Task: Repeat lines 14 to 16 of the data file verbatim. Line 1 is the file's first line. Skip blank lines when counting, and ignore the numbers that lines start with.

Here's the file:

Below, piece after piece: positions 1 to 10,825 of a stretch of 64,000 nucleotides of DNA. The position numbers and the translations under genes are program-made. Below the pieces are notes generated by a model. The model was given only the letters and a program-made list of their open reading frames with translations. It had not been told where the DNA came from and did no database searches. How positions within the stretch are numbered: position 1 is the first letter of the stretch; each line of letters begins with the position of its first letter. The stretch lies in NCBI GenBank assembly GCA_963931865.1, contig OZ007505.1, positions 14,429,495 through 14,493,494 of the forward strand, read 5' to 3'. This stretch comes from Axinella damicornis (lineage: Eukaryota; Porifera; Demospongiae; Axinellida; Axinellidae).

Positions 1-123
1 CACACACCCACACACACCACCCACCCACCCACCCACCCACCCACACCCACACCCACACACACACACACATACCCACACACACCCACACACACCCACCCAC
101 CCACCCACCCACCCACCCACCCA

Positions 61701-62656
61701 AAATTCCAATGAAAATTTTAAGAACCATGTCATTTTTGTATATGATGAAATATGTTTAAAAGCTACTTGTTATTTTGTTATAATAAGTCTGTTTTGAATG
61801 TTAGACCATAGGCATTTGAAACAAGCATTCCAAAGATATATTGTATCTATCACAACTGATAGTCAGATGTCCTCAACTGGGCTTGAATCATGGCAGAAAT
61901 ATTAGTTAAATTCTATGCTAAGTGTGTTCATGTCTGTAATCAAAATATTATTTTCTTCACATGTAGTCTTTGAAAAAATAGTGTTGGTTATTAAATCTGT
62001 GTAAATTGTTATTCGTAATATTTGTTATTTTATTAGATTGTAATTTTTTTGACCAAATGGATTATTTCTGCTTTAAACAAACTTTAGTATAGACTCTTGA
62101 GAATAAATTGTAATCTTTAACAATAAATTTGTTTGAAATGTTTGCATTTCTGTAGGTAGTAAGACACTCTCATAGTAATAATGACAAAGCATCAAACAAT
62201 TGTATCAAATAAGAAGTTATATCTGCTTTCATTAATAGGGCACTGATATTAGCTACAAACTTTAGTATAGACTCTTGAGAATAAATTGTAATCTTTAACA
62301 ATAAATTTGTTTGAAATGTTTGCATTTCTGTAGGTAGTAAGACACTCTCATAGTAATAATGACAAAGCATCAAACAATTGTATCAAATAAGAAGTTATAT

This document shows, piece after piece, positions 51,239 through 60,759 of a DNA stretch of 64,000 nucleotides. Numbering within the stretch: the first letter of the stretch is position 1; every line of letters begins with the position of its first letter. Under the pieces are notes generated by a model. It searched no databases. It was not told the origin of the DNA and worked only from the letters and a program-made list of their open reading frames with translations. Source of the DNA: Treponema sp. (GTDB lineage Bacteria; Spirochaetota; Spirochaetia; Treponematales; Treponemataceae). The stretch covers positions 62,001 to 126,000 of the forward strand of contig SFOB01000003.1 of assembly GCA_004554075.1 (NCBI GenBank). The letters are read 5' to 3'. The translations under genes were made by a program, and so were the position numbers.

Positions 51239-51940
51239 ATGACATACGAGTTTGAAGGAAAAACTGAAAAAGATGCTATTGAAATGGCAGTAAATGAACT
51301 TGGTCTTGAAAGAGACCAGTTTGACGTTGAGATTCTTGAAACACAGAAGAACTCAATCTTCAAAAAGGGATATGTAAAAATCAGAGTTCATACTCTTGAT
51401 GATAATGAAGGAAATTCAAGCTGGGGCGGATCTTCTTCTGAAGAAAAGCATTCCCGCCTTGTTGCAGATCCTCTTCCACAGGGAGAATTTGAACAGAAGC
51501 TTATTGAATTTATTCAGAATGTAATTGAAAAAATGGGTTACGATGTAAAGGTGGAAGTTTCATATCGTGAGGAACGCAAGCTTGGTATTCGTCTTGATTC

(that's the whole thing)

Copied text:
Positions 51239-51940
51239 ATGACATACGAGTTTGAAGGAAAAACTGAAAAAGATGCTATTGAAATGGCAGTAAATGAACT
51301 TGGTCTTGAAAGAGACCAGTTTGACGTTGAGATTCTTGAAACACAGAAGAACTCAATCTTCAAAAAGGGATATGTAAAAATCAGAGTTCATACTCTTGAT